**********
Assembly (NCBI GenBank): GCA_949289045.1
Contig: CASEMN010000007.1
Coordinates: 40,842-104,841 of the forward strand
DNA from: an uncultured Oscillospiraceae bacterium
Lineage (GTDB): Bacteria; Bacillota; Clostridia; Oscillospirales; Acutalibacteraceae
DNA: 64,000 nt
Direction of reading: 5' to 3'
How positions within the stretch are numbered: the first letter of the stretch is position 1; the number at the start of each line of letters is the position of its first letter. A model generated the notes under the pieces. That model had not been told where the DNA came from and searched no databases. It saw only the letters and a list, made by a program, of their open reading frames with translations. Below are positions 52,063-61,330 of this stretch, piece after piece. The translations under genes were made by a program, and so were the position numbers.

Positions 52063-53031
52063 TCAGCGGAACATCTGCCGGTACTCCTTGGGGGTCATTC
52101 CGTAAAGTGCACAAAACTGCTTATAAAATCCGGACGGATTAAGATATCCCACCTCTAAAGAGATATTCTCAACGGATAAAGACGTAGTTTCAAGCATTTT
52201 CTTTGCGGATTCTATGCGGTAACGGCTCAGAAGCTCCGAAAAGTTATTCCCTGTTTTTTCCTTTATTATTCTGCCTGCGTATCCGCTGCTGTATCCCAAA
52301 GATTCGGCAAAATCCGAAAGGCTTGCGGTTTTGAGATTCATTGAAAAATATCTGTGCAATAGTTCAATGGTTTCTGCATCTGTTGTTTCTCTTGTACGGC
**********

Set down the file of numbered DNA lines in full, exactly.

Assembly (NCBI GenBank): GCA_949289045.1
Contig: CASEMN010000007.1
Coordinates: 40,842-104,841 of the forward strand
DNA from: an uncultured Oscillospiraceae bacterium
Lineage (GTDB): Bacteria; Bacillota; Clostridia; Oscillospirales; Acutalibacteraceae
DNA: 64,000 nt
Direction of reading: 5' to 3'
How positions within the stretch are numbered: the first letter of the stretch is position 1; the number at the start of each line of letters is the position of its first letter. A model generated the notes under the pieces. That model had not been told where the DNA came from and searched no databases. It saw only the letters and a list, made by a program, of their open reading frames with translations. Below are positions 52,063-61,330 of this stretch, piece after piece. The translations under genes were made by a program, and so were the position numbers.

Positions 52063-53031
52063 TCAGCGGAACATCTGCCGGTACTCCTTGGGGGTCATTC
52101 CGTAAAGTGCACAAAACTGCTTATAAAATCCGGACGGATTAAGATATCCCACCTCTAAAGAGATATTCTCAACGGATAAAGACGTAGTTTCAAGCATTTT
52201 CTTTGCGGATTCTATGCGGTAACGGCTCAGAAGCTCCGAAAAGTTATTCCCTGTTTTTTCCTTTATTATTCTGCCTGCGTATCCGCTGCTGTATCCCAAA
52301 GATTCGGCAAAATCCGAAAGGCTTGCGGTTTTGAGATTCATTGAAAAATATCTGTGCAATAGTTCAATGGTTTCTGCATCTGTTGTTTCTCTTGTACGGC